Possible split vote victims for 2012 Heisman candidates: Marqise Lee and Matt Barkley (team), Seth Doege, Johnny Manziel and Collin Klein (region).
Part of the criteria for a Heisman voter's selection of a candidate is integrity.
While the definition of integrity is open to interpretation, it usually is considered to be character-oriented. Does the player follow the rules? Has he been suspended? Does he represent the student-athlete in a positive light?
The Heisman doesn't crown its winner as the best player in college football, it crowns him as the most outstanding player in college football. An outstanding athlete isn't necessarily the best athlete, but it does conjure up other characteristics that make him such an outstanding football player.
Displaying great leadership skills, being well-received from his teammates, showing class both on and off the field as well as a little bit of humility all are bonus points for a Heisman candidate. Coming across as arrogant, a loose cannon or disrespectful to teammates or media members can give a voter reason to pause.
Heisman winners displaying integrity: Charlie Ward, Tim Tebow (see video), Mark Ingram, Robert Griffin III, Jason White, Eddie George, Ty Detmer, Barry Sanders and Tim Brown.
Heisman candidates displaying integrity: Collin Klein, AJ McCarron, Matt Barkley, Braxton Miller, Johnny Manziel and Manti Te'o.
Last year, Baylor put together a brilliant marketing campaign in which they sent out player cards of Robert Griffin III to Heisman voters. The cards highlighted his stats and included praises from noteworthy sportswriters.
It's key to note that past Heisman winners and some retired sportswriters also have a vote and some are well into their twilight years. These voters they may not be able to watch the games or they may no longer have an active interest in the process—they, as well as some lazy voters, may make their choices based on word of mouth. Or a marketing material.
So far, I've only seen Heisman campaign material from one school: Kansas State.
A picture of Collin Klein—showing numerous bruises and boo-boos—is on the front of a tri-fold piece of literature with an actual adhesive bandage sealing the tri-fold. It's brilliant, attention-grabbing and encapsulates everything about Klein.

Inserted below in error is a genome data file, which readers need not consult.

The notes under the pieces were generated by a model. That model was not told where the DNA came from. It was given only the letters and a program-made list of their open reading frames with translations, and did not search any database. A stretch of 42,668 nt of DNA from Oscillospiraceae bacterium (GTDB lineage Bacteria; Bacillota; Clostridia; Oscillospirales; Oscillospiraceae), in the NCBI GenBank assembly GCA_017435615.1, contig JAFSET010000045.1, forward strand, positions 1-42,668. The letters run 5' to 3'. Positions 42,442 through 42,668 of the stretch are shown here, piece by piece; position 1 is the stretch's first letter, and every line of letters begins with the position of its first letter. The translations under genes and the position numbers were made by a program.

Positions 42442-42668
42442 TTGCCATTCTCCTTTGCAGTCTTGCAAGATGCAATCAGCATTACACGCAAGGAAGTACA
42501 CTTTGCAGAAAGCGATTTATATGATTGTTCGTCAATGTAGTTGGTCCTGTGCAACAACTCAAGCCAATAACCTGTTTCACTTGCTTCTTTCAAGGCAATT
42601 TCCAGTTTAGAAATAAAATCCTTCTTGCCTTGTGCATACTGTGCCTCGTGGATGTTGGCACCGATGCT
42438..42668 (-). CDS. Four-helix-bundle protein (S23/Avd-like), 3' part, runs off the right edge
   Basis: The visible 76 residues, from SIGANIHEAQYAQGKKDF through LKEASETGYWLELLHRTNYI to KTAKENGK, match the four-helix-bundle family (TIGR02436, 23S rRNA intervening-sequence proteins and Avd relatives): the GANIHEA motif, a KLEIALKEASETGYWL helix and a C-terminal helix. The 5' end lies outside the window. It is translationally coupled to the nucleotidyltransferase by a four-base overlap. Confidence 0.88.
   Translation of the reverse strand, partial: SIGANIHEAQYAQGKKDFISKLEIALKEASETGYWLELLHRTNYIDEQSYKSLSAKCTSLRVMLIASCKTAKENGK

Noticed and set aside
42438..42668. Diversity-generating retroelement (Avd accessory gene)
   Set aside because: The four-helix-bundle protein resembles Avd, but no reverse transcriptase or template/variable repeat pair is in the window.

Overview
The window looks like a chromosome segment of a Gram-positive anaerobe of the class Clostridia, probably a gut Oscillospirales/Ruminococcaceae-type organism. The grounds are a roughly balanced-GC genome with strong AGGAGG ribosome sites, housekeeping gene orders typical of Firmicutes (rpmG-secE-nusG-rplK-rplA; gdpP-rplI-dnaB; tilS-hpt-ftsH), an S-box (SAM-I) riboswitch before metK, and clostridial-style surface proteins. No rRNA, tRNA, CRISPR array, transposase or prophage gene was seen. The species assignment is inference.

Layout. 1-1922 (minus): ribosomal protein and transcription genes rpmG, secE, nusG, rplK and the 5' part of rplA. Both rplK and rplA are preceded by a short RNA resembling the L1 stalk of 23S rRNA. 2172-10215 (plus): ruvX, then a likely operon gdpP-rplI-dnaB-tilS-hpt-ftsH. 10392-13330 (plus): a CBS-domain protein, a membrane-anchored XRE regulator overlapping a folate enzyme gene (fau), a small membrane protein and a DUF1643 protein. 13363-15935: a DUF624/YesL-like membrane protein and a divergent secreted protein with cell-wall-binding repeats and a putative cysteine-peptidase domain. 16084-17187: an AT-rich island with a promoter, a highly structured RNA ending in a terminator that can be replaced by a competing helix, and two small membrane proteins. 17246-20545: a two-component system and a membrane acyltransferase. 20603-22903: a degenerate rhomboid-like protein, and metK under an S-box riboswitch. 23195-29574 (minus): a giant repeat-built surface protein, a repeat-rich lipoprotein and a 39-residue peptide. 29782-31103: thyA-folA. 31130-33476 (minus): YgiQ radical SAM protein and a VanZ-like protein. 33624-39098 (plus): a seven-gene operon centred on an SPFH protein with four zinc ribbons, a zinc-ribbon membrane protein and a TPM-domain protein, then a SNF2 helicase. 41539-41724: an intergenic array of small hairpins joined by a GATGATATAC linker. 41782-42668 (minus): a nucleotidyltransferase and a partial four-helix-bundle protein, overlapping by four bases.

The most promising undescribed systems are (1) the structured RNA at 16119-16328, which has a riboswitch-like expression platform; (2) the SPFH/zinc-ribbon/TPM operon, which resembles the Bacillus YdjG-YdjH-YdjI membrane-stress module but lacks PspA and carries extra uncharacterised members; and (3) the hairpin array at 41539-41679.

Marketing material doesn't sway a voter but it does achieve one thing: It keeps that candidate's name in front of a voter.
Timing of Vote
Most savvy Heisman voters know to hold on to their ballots until the last minute, because in a close race, one candidate may have a late or second Heisman moment in the last week of football. A front-runner usually isn't affected by early ballot submissions, but a player still trying to make his case is, especially if his Heisman moment comes after ballots have been submitted.
So where does this leave the 2012 candidates?
If the Heisman voting started today, Matt Barkley, Seth Doege, Johnny Manziel and Geno Smith would probably not finish near the top due to sub-par performances. Barkley's Heisman moment came against Colorado, a team that given a lot of Heisman moments to its opponents' Heisman candidates. Manziel, Smith and Doege had at least one sub-par performance that will stick in voters' minds.
There's opportunity for them to make a spectacular comeback, but right now, they are not front runners.
The Front Runners
Collin Klein: Seven points
Braxton Miller: Six points
Manti Te'o: Six points
Kenjon Barner: Six points
AJ McCarron: Five points
Marqise Lee: Three points
Obviously, there is room to collect more points in some categories such as having a high-profile game, having a Heisman moment or finishing strong. If a voter is leaning heavily toward Collin Klein but also has Manti Te'o as a top candidate, Klein's perceived advantage may or may not weigh heavily on his mind.
So who looks like the Heisman winner right now?
Klein is the front runner while Miller, Te'o and Barner are the ones charging at Klein. Te'o has the biggest hill to climb by virtue of the fact that he's a defensive player, but he's also got an opportunity to make a huge impression against USC. His sportsmanship, class and Heisman moment against Oklahoma will also impress many voters.
Klein has already proven to be a Heisman favorite by playing well in two high-profile games, having a Heisman moment and being on a team with a good shot at the BCS Championship.
McCarron plays for Alabama, and that alone will curry favor from the southern region, but there's so much talent on his team that he may have a difficult time establishing some separation from his talented teammates.
Barring injury, illness, or catastrophic performance, Collin Klein, as of today, is your 2012 Heisman winner.
What is the duplicate article?
Why is this article offensive?
Where is this article plagiarized from?
Why is this article poorly edited?